2014 AMC 10B Problems/Problem 16
Problem
Four fair six-sided dice are rolled. What is the probability that at least three of the four dice show the same value?
Solution
We split this problem into cases.
First, we calculate the probability that all four are the same. After the first dice, all the numbers must be equal to that roll, giving a probability of .
Second, we calculate the probability that three are the same and one is different. After the first dice, the next two must be equal and the third different. There are orders to roll the different dice, giving .
Adding these up, we get , or .
Solution 2
Note that there are two cases for this problem
: Exactly three of the dices show the same value.
There are values that the remaining die can take on, and there are ways to choose the die. There are ways that this can happen. Hence, ways.
: Exactly four of the dices show the same value.
This can happen in ways.
Hence, the probability is
Solution 3
We solve using PIE.
We first calculate the number of ways that we can have dice be the same and the other dice be anything. We therefore have ways to have at least dice be the same.
But wait! We have overcounted the case where all dice are the same! Since the previous case occurs in each of these cases times, we must subtract the -dice total three times in order to have them counted once. There are ways to have four dice be the same, so we our total count is .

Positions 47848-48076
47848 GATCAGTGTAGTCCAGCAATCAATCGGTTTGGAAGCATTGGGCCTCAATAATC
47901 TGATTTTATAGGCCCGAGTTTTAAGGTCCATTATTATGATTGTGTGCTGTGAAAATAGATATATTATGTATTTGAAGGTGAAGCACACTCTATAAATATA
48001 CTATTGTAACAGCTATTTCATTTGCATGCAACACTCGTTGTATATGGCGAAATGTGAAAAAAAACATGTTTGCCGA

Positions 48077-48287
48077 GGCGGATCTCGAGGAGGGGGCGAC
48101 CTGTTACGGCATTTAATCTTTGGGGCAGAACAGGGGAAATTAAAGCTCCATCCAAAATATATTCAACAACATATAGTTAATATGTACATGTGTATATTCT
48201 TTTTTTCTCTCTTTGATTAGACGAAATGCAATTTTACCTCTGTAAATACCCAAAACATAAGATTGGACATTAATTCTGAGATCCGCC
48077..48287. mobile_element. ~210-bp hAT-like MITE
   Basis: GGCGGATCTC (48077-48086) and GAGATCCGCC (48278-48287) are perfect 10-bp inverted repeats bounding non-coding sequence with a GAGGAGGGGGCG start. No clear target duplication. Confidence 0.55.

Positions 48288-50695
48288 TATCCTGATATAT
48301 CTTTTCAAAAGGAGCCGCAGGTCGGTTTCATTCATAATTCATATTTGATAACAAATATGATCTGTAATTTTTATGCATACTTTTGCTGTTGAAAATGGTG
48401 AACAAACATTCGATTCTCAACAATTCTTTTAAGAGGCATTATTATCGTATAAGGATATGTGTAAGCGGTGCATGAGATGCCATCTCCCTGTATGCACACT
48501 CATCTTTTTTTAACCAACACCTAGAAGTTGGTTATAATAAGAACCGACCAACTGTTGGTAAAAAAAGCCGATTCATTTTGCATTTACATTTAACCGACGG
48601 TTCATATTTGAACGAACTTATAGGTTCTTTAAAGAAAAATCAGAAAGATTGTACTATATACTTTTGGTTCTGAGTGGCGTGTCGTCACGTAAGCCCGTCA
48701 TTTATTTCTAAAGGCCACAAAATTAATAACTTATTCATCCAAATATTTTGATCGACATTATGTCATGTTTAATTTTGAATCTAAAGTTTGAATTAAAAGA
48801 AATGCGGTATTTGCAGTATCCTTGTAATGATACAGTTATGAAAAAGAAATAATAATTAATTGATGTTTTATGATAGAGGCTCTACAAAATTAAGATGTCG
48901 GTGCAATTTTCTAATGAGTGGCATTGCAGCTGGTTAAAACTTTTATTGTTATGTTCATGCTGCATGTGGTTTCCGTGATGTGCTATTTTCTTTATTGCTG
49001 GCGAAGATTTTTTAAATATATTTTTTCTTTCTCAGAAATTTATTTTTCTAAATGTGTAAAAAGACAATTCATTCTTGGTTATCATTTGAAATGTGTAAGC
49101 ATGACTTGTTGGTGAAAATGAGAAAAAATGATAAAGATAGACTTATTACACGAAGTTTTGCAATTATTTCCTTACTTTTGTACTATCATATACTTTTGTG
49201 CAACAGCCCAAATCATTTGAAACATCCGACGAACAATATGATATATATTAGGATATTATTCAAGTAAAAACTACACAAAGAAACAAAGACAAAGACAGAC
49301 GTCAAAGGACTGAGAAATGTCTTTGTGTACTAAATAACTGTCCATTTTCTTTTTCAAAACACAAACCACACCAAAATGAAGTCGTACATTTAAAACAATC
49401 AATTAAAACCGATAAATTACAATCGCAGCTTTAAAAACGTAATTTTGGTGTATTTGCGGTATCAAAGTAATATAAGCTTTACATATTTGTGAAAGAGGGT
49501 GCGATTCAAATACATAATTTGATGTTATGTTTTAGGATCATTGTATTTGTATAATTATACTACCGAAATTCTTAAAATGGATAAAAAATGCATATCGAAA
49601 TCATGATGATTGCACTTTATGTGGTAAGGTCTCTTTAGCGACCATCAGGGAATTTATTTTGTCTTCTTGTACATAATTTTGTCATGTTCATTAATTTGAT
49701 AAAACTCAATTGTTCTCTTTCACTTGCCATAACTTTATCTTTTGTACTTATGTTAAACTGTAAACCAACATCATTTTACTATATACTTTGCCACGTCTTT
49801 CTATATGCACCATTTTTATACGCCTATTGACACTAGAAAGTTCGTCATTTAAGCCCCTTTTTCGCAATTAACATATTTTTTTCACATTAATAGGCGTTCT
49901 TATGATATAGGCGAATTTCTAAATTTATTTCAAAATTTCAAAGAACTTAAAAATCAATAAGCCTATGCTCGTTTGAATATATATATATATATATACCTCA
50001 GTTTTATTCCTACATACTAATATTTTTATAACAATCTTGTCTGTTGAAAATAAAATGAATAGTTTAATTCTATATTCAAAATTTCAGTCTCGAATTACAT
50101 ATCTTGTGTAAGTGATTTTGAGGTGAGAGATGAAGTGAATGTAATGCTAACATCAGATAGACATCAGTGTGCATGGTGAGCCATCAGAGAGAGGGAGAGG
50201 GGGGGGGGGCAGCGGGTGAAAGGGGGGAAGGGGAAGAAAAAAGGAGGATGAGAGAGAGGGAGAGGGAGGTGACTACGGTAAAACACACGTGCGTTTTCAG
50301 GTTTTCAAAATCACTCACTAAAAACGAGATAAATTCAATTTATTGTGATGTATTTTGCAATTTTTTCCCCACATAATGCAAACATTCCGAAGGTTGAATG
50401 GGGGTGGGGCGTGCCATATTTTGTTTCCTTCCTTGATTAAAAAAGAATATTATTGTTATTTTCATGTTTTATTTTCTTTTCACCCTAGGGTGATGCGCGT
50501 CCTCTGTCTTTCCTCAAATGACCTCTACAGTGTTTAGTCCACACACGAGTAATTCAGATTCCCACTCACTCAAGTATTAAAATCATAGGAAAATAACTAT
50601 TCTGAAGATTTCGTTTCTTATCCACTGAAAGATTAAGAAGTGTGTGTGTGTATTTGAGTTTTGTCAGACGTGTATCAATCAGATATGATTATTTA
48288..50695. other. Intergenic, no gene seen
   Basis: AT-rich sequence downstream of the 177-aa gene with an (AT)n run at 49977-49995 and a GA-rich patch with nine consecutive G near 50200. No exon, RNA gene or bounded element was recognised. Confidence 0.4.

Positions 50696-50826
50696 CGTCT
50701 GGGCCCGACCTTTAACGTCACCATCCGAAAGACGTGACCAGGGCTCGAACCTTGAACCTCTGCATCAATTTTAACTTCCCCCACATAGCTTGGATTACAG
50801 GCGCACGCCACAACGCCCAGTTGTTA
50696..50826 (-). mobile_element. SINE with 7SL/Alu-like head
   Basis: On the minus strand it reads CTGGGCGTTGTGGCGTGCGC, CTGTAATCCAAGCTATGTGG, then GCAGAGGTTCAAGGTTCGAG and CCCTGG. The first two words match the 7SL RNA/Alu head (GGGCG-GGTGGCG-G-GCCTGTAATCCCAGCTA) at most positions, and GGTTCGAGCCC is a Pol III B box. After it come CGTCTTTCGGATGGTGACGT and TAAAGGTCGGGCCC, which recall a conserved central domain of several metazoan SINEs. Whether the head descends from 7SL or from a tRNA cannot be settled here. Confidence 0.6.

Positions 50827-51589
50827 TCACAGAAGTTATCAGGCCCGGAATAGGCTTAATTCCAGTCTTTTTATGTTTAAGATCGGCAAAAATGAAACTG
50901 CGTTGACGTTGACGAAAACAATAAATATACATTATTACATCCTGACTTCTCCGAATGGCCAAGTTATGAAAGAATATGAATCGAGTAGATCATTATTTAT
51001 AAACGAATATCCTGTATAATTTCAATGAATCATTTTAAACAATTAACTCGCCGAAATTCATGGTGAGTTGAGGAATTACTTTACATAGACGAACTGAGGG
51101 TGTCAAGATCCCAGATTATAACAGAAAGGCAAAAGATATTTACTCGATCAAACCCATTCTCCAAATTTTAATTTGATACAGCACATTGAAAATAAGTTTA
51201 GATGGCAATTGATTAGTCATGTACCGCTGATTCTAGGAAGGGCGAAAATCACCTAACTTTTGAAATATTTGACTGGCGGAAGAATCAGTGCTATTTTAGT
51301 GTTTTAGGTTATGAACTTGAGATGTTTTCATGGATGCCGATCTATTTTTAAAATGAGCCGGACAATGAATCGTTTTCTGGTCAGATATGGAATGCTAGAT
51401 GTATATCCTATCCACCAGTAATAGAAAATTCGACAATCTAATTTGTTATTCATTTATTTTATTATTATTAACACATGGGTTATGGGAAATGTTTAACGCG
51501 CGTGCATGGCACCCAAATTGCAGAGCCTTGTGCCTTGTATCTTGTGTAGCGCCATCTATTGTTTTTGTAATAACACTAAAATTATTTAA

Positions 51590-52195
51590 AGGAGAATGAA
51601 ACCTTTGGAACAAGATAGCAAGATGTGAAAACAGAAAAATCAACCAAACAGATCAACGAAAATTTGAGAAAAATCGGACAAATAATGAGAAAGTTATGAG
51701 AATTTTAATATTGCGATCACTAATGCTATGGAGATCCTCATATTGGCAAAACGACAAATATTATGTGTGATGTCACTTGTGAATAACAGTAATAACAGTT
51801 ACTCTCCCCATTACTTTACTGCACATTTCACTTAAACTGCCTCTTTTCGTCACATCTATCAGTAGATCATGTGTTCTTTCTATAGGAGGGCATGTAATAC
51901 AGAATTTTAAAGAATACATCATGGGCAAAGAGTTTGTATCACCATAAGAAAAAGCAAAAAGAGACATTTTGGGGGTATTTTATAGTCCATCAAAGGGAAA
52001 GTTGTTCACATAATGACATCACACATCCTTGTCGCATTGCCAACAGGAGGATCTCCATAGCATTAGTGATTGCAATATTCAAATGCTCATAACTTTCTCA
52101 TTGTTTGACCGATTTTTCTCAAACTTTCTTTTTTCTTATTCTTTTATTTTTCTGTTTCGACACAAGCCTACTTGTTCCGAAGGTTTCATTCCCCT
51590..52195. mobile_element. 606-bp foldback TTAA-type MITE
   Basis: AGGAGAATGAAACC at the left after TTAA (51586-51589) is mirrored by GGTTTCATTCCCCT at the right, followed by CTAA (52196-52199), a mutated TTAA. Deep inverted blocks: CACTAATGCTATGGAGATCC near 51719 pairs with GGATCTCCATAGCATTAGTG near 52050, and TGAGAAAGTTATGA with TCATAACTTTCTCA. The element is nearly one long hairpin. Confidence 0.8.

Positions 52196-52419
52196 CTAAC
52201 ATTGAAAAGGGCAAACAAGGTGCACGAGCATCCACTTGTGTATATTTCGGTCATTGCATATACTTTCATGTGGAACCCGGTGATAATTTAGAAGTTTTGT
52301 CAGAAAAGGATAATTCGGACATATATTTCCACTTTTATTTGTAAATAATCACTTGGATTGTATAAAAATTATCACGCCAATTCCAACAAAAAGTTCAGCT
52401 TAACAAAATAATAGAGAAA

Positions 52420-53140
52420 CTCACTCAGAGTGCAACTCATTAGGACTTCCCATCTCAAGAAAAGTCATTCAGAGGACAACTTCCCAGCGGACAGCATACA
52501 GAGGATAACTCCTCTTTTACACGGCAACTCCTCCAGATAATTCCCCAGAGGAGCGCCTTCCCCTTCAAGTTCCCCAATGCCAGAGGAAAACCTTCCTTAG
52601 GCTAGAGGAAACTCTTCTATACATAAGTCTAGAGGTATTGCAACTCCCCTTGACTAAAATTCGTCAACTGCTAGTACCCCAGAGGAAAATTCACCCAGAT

Therefore, our probability is , which is answer choice .
-FIREDRAGONMATH16
Solution 4
There are two cases to consider: Three of the dice roll the same number, and all four of the dice roll the same number.
For the first case, there is a chance that one number will be rolled four times in a row. Since there are six numbers on a die, we multiply by to see that the probability for the first case is
For the second case, consider the roll , where three of the dice are identical and the fourth differs. The probability of the first three rolling the same number is because the first number can be anything, and the second must be identical. The probability of the last roll being different is , as it can be anything except for what has been previously rolled.
Multiplying these together, the probability for the second case is However, there are ways to arrange , so we must multiply by a factor of 4 to get the true probability for this case, which is
Adding these two cases, we get the requested probability: or answer choice
-Benedict T (countmath1)
See Also
2014 AMC 10B (Problems • Answer Key • Resources) | ||
Preceded by Problem 15 |
Followed by Problem 17 | |
1 • 2 • 3 • 4 • 5 • 6 • 7 • 8 • 9 • 10 • 11 • 12 • 13 • 14 • 15 • 16 • 17 • 18 • 19 • 20 • 21 • 22 • 23 • 24 • 25 | ||
All AMC 10 Problems and Solutions |
The problems on this page are copyrighted by the Mathematical Association of America's American Mathematics Competitions.